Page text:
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Students Say Thanks to UT’s Many Donors

Giving News

Whether learning through unparalleled hands-on research programs or participating in life-changing opportunities to grow as leaders and individuals, every Longhorn benefits from philanthropy in some unique way.

Thanks Day is an annual event that Students Hooked on Texas, a philanthropy organization at the university, puts on each November. The mission of the event is twofold: to extend a heartfelt, Texas-sized acknowledgment to the tens of thousands of donors who support UT each year, and to give students in the organization an opportunity to educate their peers about UT’s funding structure and the importance of philanthropy on the Forty Acres.

Thanks Day

Students come together once a year to thank all the donors who support hands-on learning, research, and more at UT.

For the seventh anniversary of the event this past November, the students held a Thanks Day festival and invited their classmates to celebrate the 90,002 alumni and friends who collectively gave more than $347 million to the university in the 2015-16 academic year.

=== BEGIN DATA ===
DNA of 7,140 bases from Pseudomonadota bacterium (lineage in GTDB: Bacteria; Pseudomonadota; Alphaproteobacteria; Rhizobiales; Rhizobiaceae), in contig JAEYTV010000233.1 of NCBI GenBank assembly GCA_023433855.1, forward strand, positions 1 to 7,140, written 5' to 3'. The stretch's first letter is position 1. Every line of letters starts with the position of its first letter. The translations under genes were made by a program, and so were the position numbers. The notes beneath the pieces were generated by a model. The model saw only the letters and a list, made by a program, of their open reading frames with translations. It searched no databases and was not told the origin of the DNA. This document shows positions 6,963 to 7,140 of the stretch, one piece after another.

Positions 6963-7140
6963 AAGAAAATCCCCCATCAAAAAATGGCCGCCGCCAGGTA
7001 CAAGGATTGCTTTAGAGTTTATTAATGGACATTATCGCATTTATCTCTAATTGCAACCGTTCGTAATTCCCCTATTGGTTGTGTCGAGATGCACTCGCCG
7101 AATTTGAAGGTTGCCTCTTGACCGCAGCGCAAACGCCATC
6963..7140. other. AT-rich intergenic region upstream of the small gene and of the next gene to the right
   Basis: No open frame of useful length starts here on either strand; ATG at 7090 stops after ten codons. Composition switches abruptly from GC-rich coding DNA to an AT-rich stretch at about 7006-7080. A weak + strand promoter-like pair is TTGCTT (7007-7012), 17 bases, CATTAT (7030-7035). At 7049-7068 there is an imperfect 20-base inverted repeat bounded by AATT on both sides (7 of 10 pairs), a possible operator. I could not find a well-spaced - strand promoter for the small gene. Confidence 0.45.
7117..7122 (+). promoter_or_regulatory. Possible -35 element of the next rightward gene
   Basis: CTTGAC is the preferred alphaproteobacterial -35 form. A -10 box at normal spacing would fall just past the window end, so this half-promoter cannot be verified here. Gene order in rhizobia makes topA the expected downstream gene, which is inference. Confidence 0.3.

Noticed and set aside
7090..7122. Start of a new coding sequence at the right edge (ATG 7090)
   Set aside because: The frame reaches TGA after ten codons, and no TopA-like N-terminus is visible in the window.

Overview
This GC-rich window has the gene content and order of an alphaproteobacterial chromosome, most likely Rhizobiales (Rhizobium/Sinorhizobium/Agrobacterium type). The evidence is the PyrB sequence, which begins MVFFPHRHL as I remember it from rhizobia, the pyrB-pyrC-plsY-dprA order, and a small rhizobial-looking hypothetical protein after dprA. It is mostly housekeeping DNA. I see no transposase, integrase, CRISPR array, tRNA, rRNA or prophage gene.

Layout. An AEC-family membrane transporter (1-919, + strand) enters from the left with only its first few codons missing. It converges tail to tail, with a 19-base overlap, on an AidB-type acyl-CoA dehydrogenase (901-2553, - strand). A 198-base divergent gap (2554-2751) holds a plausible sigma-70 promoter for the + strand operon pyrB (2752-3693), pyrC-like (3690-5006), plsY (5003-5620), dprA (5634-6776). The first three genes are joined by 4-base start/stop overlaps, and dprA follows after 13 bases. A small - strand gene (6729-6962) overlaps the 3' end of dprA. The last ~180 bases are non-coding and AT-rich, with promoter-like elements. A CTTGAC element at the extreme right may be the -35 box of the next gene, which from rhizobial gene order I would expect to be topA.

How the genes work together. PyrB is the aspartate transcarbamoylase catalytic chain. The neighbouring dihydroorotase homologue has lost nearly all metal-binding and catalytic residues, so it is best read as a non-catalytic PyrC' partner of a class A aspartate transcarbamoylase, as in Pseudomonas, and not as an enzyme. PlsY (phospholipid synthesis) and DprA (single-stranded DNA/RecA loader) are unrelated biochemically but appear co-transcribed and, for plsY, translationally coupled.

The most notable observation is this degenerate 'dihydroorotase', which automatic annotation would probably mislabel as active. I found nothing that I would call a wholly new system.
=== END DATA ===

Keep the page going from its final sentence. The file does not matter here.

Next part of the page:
Participants had the opportunity to write messages to donors and post photos to social media using the hashtag #UTThanksDay. Many walked away with a newfound appreciation for the impact of alumni and friends on the student experience.

With more than $48 million pledged for student support in 2015-16, and 7,274 students benefiting from endowed scholarships, there was no shortage of volunteers to share what philanthropy has meant to them personally.

Alumni and friends donated $48 million to UT for student support in the 2015-16 academic year.

Alumni and friends donated $48 million to UT for student support in the 2015-16 academic year.

Biology senior Will Wood said it allowed him to host an after-school program teaching underprivileged kids about science. Advertising senior Lizzie Cook gushed about getting to attend an arts conference in New York, calling it one of the highlights of her college career.

Donations helped send junior Cat Cardenas and other journalism majors to Rio de Janeiro for the Summer Olympics; the students gained invaluable experience producing content for the games’ official site as well as other outlets across Texas and the nation.

Natural Sciences junior Bridget Harter, meanwhile, spent her summer conducting plant biology research in the Department of Integrative Biology’s Juenger Lab, which is studying switchgrass as a biofuel candidate.

The Thanks Day effort underscores the fact that tuition and fees alone account for less than a quarter of UT’s budget. Says Cardenas, “UT wouldn’t be as great a university as it is without its donors.”

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